Transistors, Large and Small
We often see photographs of amateur
radio stations that include old vacuum tubes.
These photos were intended to illustrate the key components
that we used in our transmitters in days gone by.
Wonderful old tubes like the 304-TL, the 807, or the 813, or
even older gems are common in such photos.
4-1000 "pulls" from AM broadcast transmitters are popular.
Some collectors have build varnished wood stands to
better display their old vacuum tubes. A great web
site for this is that of the Tube Collectors
Association. See http://tubecollectors.org/
I don't have any old tubes, at least that I could easily
find. The first transmitter I built that had
much power used a 6146, and that's still a current part.
Being more of a solid-state experimenter, even in my own
history, it was more productive for me to look for old
transistors. I have the usual collection of
CK722, 2N107, and 2N170 receiver parts. There
were also some other small signal gems that I've collected,
including a few power parts. The best power
transistor discovered is quite interesting and probably a bit
unusual. This gem was given to me in the 1960s by
Dick, W6CQI (sk). He was the owner of a chain of
electronic parts stores in the Bay Area of California when I
lived there. He had connections that gave him some
interesting parts. The transistor is shown in the photo
above. This part, marked as a 4-50 DPT 992, was
made by Pacific Semiconductor Industries, or PSI.
Hence the Greek letter Psi that was their corporate
logo, shown on the transistor. The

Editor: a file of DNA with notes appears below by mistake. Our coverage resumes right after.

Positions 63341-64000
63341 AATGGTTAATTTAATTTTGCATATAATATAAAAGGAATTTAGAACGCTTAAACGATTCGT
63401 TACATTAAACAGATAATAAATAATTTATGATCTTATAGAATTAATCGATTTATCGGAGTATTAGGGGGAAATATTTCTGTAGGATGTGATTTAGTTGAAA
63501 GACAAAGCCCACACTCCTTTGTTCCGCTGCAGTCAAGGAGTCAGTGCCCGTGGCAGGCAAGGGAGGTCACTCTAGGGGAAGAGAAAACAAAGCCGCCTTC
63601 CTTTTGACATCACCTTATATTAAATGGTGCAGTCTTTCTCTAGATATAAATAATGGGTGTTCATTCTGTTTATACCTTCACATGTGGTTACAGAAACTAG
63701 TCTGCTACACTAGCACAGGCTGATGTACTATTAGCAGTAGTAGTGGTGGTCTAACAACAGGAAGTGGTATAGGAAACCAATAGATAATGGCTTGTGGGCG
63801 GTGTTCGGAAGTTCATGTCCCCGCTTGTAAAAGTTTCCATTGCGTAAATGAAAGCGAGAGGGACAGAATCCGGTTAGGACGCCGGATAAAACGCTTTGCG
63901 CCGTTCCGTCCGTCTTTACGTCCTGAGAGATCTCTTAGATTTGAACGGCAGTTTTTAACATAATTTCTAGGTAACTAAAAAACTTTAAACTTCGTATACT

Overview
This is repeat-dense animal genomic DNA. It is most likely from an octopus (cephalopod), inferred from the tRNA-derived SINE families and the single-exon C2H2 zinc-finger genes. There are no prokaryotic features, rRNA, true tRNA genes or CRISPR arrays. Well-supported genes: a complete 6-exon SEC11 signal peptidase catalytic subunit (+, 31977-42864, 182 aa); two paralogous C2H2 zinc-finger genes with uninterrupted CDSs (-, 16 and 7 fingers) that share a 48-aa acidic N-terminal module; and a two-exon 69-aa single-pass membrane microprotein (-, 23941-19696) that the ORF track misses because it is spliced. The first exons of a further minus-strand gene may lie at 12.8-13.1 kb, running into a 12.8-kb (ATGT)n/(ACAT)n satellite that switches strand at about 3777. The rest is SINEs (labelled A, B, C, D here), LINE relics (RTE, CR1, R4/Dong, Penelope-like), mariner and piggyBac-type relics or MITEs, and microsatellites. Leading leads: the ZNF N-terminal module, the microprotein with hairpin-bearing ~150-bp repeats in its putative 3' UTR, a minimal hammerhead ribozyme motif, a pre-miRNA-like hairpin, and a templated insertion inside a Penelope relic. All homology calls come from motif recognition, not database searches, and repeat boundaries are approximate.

transistor weighs almost one pound. The collector
flange is 2.6 inches square while the cylinder that houses the
part is 1 inch high by 2.2 inch diameter. The three
leads coming out of the ceramic are for the base and
emitter. There were two emitter leads.
The photo above includes two plastic 2N3904
transistors. One is the traditional leaded
TO-92 package while the other is a SOT-23 surface mount
package. Two additional PSI transistors are
included. One is a TO-5 2N697. The
other is a larger TO-8 package RF power part, the
2N1709. I remember running some of those
parts on 40 meter CW.
I was curious to see if this monster part, which was built in
1962 or 63, would still act like a transistor, so I measured
the DC beta. With a collector current of 1.1 Amp
(3.9 V on the collector) the beta was 34.
It's an NPN part and certainly seems to be
silicon. At 1.1 A, the base-emitter voltage was
You might see this early 1960s part and suspect that it
was just a large industrial element, perhaps even
Germanium. Not so. This was a
silicon RF power transistor. At one time I
had a copy of the report for the research program that
generated this part, but the report is long
gone. I do remember that this part was
specified for an output of 300 Watts at 20
MHz. It was tested in a water cooled
environment. I recall that this part
contained one-half of a silicon wafer. The
wafers were probably no larger than 2 inch diameter, if not
smaller. The report described a higher power
cousin that had a full wafer and was capable of twice the
power. I don't remember the supply voltage
An unusual circuit topology was sometimes used (shown below)
with experimental power transistors in that
era. The transistor is operated with a
grounded collector. There is then no need for an
insulator, making this an optimum thermal
environment. An input transformer, T, allows DC
isolation and also allows RF drive power to be applied between
the base and emitter. A negative supply, attached
to the emitter through an RF choke, provides the bias for
power generation. An output network attached
to the emitter extracts the output power.
That network is between emitter and
collector. So this is still a common
A slight modification will allow the
transistor to be biased as a Class A or AB
A friend, Bob/N7FKI, was lurking on
the web and discovered a couple of great sites that treat the
PSI parts, as well as numerous other very interesting
components. The base site is that of the
I've just started looking at this one and it appears that it's
loaded with fun stuff.
The other is a link fro that above which deals directly with
Pacific Semiconductor Industries. This is in the
form of an oral history of Sanford Barnes:
Shown below is another photo of the monster transistor, here
sitting on top of a vintage transceiver, itself a relic by now.